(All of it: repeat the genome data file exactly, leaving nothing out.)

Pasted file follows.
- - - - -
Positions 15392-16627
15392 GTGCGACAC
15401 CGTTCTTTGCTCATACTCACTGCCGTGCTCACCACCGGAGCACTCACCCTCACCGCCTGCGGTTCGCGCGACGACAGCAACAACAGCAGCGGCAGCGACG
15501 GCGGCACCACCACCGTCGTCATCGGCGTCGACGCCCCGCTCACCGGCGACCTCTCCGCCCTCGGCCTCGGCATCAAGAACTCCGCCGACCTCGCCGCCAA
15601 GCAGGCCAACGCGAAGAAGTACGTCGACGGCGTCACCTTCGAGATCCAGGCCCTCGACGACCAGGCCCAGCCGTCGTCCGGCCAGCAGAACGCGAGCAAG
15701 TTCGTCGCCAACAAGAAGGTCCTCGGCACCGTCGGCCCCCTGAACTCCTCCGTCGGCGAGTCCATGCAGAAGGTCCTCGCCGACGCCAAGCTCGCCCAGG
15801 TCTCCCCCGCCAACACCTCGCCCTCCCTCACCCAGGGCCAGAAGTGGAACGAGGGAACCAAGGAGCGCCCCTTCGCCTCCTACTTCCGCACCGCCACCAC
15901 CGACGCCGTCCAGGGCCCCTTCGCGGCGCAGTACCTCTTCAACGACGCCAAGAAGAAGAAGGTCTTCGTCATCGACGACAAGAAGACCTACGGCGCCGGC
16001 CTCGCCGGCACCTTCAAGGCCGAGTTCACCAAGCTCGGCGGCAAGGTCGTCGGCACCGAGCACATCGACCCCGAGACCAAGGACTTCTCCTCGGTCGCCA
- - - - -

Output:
Positions 15392-16627
15392 GTGCGACAC
15401 CGTTCTTTGCTCATACTCACTGCCGTGCTCACCACCGGAGCACTCACCCTCACCGCCTGCGGTTCGCGCGACGACAGCAACAACAGCAGCGGCAGCGACG
15501 GCGGCACCACCACCGTCGTCATCGGCGTCGACGCCCCGCTCACCGGCGACCTCTCCGCCCTCGGCCTCGGCATCAAGAACTCCGCCGACCTCGCCGCCAA
15601 GCAGGCCAACGCGAAGAAGTACGTCGACGGCGTCACCTTCGAGATCCAGGCCCTCGACGACCAGGCCCAGCCGTCGTCCGGCCAGCAGAACGCGAGCAAG
15701 TTCGTCGCCAACAAGAAGGTCCTCGGCACCGTCGGCCCCCTGAACTCCTCCGTCGGCGAGTCCATGCAGAAGGTCCTCGCCGACGCCAAGCTCGCCCAGG
15801 TCTCCCCCGCCAACACCTCGCCCTCCCTCACCCAGGGCCAGAAGTGGAACGAGGGAACCAAGGAGCGCCCCTTCGCCTCCTACTTCCGCACCGCCACCAC
15901 CGACGCCGTCCAGGGCCCCTTCGCGGCGCAGTACCTCTTCAACGACGCCAAGAAGAAGAAGGTCTTCGTCATCGACGACAAGAAGACCTACGGCGCCGGC
16001 CTCGCCGGCACCTTCAAGGCCGAGTTCACCAAGCTCGGCGGCAAGGTCGTCGGCACCGAGCACATCGACCCCGAGACCAAGGACTTCTCCTCGGTCGCCA